The Phoenix Suns have missed the playoffs in six of the last seven years, and fairly soon the maths will make it seven of the past eight years.
In the six non-playoff seasons over the past seven years, the Suns rewarded themselves with a middling record borne of middling, middle-aged players that resulted in a middling draft pick.
The problem in the NBA is that when you're an "okay" team you only get an "okay" chance at improving via the draft. The Suns have had a hit-and-miss record in the past several years' drafts.
- 2015 Draft: 13th pick - Devin Booker - rotation player, potential long-term starter
- 2014 Draft: 14th pick - T.J. Warren - rotation player
- 2012 Draft: 13th pick - Kendall Marshall - barely hanging on in league
- 2011 Draft: 13th pick - Markieff Morris - proven starter
- 2009 Draft: 14th pick - Earl Clark - out of league (with Bakersfield in D-League)
These guys are not going to win you a championship. That's one proven starter (with attitude issues), another potential long-term starter, a rotation player and two basically out of league.
*Note on 2013's pick of Alex Len at #5: that was a historically bad draft, and Len has been disappointing to be sure. But remember how long it took Robin Lopez to grow into a complete player? I'd rather hang onto Len for his mid-20s years than give up now when he's still just 22 years old.
If you recall the 82games.com chart, the Suns got exactly what they played for with those middling seasons.
At the 13th and 14th picks, there is historically a better chance that the player is a deep bench player or bust than there is that he becomes a star. The 14th pick is as much a roll-the-dice pick as any in the entire first round.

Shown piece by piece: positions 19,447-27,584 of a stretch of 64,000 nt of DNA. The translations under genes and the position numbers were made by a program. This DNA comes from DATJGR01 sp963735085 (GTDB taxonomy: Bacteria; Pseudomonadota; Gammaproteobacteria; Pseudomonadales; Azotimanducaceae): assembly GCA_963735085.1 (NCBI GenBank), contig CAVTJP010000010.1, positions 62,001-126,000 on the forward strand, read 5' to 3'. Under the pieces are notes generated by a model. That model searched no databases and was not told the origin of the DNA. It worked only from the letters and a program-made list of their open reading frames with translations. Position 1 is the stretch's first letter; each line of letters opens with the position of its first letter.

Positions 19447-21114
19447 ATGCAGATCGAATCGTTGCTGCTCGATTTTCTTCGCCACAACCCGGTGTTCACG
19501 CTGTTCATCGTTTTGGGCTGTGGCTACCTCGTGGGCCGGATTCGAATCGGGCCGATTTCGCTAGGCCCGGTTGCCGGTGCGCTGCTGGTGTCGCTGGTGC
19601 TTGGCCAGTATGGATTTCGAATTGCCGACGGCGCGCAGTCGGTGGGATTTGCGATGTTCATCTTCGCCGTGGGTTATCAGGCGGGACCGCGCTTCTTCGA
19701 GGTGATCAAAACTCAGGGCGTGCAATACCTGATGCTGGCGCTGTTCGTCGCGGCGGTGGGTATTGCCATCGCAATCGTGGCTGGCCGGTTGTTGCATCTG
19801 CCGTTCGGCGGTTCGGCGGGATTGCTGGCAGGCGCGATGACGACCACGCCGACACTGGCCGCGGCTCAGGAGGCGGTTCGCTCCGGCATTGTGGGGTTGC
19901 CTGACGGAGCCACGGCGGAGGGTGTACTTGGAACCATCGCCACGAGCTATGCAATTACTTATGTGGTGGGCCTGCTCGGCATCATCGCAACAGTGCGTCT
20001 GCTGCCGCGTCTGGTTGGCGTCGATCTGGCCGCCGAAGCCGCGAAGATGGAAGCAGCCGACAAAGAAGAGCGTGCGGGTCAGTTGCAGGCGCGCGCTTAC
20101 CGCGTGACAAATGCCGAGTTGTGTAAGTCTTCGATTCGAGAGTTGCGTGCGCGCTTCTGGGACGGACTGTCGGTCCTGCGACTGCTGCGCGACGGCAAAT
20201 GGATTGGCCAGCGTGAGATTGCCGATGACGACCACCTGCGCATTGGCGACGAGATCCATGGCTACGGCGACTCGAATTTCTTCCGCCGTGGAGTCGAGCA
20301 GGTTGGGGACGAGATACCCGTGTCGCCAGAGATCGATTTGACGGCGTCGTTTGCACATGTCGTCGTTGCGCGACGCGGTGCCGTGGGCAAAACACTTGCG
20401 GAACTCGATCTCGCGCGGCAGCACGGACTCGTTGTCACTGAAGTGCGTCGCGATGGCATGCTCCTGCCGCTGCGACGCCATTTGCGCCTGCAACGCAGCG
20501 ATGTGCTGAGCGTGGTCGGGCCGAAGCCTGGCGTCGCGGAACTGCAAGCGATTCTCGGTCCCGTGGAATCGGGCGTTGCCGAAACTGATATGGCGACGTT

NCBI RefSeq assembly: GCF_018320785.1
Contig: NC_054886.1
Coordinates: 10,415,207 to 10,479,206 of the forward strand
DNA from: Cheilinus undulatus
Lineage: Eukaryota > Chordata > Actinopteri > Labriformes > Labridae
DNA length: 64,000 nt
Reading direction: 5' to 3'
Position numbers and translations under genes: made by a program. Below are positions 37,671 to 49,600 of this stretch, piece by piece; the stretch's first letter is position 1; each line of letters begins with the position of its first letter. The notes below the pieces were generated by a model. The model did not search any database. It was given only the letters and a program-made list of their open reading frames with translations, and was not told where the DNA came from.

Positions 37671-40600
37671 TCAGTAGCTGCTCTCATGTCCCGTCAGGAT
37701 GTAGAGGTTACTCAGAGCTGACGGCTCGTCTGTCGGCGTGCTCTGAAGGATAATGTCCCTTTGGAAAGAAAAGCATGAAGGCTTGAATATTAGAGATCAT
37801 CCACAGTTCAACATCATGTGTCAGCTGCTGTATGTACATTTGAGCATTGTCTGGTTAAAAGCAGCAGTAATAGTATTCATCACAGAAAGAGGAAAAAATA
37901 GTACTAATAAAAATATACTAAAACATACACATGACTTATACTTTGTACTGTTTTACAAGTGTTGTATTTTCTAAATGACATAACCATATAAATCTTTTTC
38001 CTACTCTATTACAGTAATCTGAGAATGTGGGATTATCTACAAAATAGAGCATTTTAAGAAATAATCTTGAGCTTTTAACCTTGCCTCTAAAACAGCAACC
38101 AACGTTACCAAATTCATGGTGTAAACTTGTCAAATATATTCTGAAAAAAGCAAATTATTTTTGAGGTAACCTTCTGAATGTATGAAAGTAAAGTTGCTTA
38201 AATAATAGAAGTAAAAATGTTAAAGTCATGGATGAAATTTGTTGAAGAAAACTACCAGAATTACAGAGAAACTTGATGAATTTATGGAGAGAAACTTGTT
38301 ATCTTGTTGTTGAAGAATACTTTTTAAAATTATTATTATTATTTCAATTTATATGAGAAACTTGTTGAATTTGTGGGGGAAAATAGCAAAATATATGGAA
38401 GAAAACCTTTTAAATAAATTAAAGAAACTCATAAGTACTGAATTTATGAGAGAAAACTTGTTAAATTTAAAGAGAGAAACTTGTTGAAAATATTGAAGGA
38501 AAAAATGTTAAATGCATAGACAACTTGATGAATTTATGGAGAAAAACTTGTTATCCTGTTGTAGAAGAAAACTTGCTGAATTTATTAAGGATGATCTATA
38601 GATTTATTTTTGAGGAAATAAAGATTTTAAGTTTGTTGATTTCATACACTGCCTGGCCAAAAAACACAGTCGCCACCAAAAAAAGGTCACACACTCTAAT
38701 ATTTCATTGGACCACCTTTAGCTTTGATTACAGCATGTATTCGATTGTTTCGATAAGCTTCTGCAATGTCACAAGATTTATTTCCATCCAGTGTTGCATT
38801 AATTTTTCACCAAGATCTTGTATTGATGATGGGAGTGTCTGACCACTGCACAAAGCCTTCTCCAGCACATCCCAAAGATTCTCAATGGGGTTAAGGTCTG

For the Suns to have found two starting-caliber players (Morris and Booker) and another potential 10-year supersub or starter (Warren) out of five picks, that's pretty good. Not great. Not awesome. Not awful. Pretty good.
But for the Suns to get out of these doldrums, they HAD to get off the treadmill. Two years ago when they tried to bottom out, the players outplayed their expectations. This year as they tried to stay on the treadmill, the players have underplayed their expectations.
Either way, the Suns are going to get a Top-5 pick again and it can't come too soon. I'd rather have a 60+% chance at an NBA star than a 20-25% chance. I'd rather not watch 12 teams pick their favorite player before the Suns even get to choose.
Unfortunately, to get there you have to lose a lot of games. Just like those teams did.
While a romantic would dream of 60 close, competitive, spirited losses like the one to the Cavaliers two weeks ago, it's unreasonable to expect a team on track for 60 losses to be fun and spirited every single game.
For 60-loss teams who draft in the Top 5, clunkers like last night's dud in Boston are going to happen. And if they only happen half the time, you're in good shape.
Scott Howard and Sreekar had fun on their recent 'Intentionally Foul' podcast ranking the depth of Suns losses recently. I'd wager this Celtics loss would not even rival the Kings and Lakers losses from a couple weeks ago.
Apathy sets in. Fans can't take watching their team get pounded, sag their shoulders and play soft. But teams that draft in the Top 5 have that profile. As an outsider, you might think the Sixers' 1-30 start this season was loaded with 31 spirited games, but you'd be wrong. You might think every Orlando Magic loss the last few seasons was incredibly exciting with all their youth, but Magic fans would tell you it was a grind. And you might think recent Cavaliers' seasons that netted them top picks were full of vim and vigor every night, but you'd be wrong there too.
Frankly, this is the pain a big time losing team endures. But to get off the treadmill, you have to deal with that pain.
Settle in, Suns fans. Accept the losing. Watch the kids for growth, however inconsistent it is. Lower your expectations.
Devin Booker is only 19. He won't make 65% of his threes every game. T.J. Warren will be up and down. Alex Len will be up and down. Archie Goodwin will be up and down. Even Brandon Knight - just weeks older than C.J. McCollum, for example - will be up and down.
Enjoy the ups and shrug at the downs. There's always next year.